INDIAN PRIDE, INDIAN PREJUDICE, INDIAN LIBERATION

365 Without 377

365 days without 377: Celebrating Gay rights

Italy 2011

Director: Adele Tulli

 

The 377 in this title refers to the Indian Penal Code drawn up in the 1850s by the British imperial authorities.  The 365 refers to the celebration, at a Pride event in Mumbai, of the first anniversary of it being dropped.  It was done by India’s High Court in July 2009, after a legal campaign by LGBT activists.  It is not entirely certain that the Union authorities (India is a federation) may not Appeal (against) the decision.  Some Indian political parties think there are votes in homophobia.  There was an ecumenical outburst of fury against the High Court’s decision.  A (young and rather handsome) Hindu guru is see fulminating at full volume – on television – (India in a nut (not to put too fine a point on it) shell), like any Christian fundamentalist, or backward bishop, in our own bit of the planet.

The main character, a cross-dressing male, is seen preparing to attend the celebration.  He lives in a (possibly one-roomed) flat.  It seems to be physically disintegrating, but he has a nifty laptop computer.  He dances and sings while preparing himself and says that people in the street are not all that worried by Gay, or Trans people.  At the open air meeting-cum-disco (some aspects of ‘gay culture’ seem to be supranational…) many – but by no means most men are cross-dressed.   Being Indian dress it is very elegant.  One extremely elegant chap is extremely tall.  His mother is there to tell anybody who wants to hear that she is proud of him.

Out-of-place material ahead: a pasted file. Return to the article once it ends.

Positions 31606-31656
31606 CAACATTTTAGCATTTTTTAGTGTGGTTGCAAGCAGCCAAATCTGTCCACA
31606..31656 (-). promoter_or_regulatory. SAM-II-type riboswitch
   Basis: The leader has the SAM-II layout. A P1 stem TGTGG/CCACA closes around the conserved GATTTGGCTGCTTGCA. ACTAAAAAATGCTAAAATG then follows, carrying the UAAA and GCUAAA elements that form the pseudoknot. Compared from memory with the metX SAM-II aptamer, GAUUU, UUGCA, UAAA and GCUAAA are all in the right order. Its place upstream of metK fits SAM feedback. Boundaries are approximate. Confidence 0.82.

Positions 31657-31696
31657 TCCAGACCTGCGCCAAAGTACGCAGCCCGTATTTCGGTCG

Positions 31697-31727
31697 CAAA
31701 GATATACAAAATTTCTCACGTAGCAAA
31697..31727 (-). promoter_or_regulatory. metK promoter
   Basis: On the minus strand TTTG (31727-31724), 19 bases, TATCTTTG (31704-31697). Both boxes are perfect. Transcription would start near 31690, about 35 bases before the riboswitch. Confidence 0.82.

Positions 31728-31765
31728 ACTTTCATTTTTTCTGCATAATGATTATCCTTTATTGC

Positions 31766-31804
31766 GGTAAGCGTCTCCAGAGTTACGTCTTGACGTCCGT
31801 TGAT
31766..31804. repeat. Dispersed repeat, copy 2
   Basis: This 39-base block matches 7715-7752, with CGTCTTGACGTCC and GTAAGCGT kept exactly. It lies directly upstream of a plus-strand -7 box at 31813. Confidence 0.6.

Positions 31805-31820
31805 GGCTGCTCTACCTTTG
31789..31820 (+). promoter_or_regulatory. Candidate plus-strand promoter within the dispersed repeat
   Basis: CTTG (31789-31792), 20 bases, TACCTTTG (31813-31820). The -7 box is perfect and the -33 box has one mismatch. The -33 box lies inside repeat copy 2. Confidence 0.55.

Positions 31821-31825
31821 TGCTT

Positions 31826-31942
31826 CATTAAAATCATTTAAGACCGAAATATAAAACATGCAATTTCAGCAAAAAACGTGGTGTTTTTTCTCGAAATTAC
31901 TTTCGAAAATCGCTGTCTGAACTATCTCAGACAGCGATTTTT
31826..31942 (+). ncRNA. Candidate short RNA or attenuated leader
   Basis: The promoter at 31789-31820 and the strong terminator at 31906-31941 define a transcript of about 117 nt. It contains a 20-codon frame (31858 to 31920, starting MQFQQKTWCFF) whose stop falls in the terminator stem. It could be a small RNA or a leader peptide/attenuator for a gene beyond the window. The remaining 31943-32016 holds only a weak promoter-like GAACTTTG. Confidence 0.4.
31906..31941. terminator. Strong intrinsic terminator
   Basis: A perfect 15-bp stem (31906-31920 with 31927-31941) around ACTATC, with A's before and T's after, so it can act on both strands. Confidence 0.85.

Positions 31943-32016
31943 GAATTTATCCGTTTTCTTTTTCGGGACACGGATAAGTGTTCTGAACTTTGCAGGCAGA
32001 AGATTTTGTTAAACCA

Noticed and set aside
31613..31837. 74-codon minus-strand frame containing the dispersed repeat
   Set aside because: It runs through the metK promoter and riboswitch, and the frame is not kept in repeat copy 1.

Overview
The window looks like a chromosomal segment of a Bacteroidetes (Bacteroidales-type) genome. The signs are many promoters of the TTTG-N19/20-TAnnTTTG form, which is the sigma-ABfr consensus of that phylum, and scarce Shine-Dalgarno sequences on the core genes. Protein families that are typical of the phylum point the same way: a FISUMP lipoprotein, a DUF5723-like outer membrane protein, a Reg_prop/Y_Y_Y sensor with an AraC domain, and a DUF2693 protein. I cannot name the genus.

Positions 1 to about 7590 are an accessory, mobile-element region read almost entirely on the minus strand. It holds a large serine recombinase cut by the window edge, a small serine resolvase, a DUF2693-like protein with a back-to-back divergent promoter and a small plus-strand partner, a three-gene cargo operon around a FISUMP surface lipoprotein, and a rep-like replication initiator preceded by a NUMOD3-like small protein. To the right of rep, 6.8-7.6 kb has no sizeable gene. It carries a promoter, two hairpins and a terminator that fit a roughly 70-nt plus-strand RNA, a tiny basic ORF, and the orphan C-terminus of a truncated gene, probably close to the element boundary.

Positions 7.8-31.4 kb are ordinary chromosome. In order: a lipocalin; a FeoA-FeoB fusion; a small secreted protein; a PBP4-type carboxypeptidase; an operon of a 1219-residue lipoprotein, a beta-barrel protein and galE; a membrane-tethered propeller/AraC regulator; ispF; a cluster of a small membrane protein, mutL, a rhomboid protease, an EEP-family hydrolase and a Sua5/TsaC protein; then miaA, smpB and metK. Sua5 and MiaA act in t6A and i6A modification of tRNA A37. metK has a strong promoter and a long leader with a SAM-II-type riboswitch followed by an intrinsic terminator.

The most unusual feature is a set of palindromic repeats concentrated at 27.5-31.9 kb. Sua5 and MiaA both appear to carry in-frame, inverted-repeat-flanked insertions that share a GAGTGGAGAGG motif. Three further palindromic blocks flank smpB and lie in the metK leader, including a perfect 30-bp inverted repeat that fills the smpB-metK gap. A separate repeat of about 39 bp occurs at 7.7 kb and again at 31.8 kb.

The other main character is a young woman who is a (Western-style) entertainer.  She is dressed in jeans and t-shirt, and is something of a sweet-faced ‘diesel dyke’.  She came out after hearing of the High Court’s decision, having been rather closeted prior to it.  Life, she feels will be easier, but telling her far-away mother will not be any easier.  (It would have been interesting if a village-dwelling woman or man could have been interviewed.  But presumably most such people migrate to the cities.  We are an urban phenomenon.)

An interesting film and well worth going out of one’s way to view.

Seán McGouran